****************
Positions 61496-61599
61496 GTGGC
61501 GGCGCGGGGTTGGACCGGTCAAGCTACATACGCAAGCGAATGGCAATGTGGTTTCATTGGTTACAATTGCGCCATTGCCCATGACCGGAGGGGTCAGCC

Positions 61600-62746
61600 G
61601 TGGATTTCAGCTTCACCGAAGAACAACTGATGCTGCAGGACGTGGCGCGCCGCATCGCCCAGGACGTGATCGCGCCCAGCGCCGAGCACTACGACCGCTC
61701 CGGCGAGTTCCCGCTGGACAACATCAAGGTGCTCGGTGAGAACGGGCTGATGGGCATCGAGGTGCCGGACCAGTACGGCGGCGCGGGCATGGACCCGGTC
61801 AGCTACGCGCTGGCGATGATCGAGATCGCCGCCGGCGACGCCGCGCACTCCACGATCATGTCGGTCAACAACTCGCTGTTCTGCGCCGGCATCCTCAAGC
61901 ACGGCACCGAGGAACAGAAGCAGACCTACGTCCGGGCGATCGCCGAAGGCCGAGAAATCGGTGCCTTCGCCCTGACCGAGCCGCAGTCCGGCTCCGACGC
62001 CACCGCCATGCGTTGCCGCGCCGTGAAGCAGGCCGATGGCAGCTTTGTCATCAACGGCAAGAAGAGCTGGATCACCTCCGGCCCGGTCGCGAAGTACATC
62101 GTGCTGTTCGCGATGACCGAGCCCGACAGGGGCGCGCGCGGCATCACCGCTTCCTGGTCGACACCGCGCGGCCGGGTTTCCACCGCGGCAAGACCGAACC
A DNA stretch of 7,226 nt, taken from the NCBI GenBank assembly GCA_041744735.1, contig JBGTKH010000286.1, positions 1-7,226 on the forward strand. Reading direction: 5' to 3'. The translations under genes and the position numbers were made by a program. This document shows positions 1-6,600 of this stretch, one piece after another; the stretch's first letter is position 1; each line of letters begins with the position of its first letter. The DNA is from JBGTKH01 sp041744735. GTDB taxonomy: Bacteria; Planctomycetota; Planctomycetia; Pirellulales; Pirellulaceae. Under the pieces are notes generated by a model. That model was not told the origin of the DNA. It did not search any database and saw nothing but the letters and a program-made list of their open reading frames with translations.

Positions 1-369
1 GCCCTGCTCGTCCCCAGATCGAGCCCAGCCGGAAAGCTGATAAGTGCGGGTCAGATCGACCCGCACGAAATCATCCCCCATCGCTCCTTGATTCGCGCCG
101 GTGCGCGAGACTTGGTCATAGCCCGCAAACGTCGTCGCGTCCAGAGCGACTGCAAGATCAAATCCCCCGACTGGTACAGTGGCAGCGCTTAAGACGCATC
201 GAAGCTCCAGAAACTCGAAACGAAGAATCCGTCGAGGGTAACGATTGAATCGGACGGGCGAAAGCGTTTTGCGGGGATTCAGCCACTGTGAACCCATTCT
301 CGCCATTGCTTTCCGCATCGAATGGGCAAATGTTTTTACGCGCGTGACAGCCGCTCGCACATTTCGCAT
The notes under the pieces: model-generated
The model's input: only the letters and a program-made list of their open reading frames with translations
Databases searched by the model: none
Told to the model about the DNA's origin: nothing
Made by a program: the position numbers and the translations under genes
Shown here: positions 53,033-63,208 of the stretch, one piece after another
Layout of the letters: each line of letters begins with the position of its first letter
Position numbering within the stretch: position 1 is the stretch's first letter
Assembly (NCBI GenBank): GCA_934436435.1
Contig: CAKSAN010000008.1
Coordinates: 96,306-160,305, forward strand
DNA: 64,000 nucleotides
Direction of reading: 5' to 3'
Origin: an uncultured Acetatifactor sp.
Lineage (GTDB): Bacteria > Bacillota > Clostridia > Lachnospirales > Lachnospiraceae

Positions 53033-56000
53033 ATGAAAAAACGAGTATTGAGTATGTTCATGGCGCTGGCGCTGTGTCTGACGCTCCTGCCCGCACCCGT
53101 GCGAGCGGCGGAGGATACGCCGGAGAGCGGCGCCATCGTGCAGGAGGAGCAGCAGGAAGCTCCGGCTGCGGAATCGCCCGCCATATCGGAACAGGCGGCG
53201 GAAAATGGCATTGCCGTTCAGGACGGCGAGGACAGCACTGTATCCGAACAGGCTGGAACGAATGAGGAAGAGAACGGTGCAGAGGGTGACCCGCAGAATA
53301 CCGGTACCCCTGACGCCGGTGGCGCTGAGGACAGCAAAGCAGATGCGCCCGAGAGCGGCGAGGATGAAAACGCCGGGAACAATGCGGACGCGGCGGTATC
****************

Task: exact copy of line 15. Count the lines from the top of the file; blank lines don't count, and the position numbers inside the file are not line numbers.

101 GTGCGCGAGACTTGGTCATAGCCCGCAAACGTCGTCGCGTCCAGAGCGACTGCAAGATCAAATCCCCCGACTGGTACAGTGGCAGCGCTTAAGACGCATC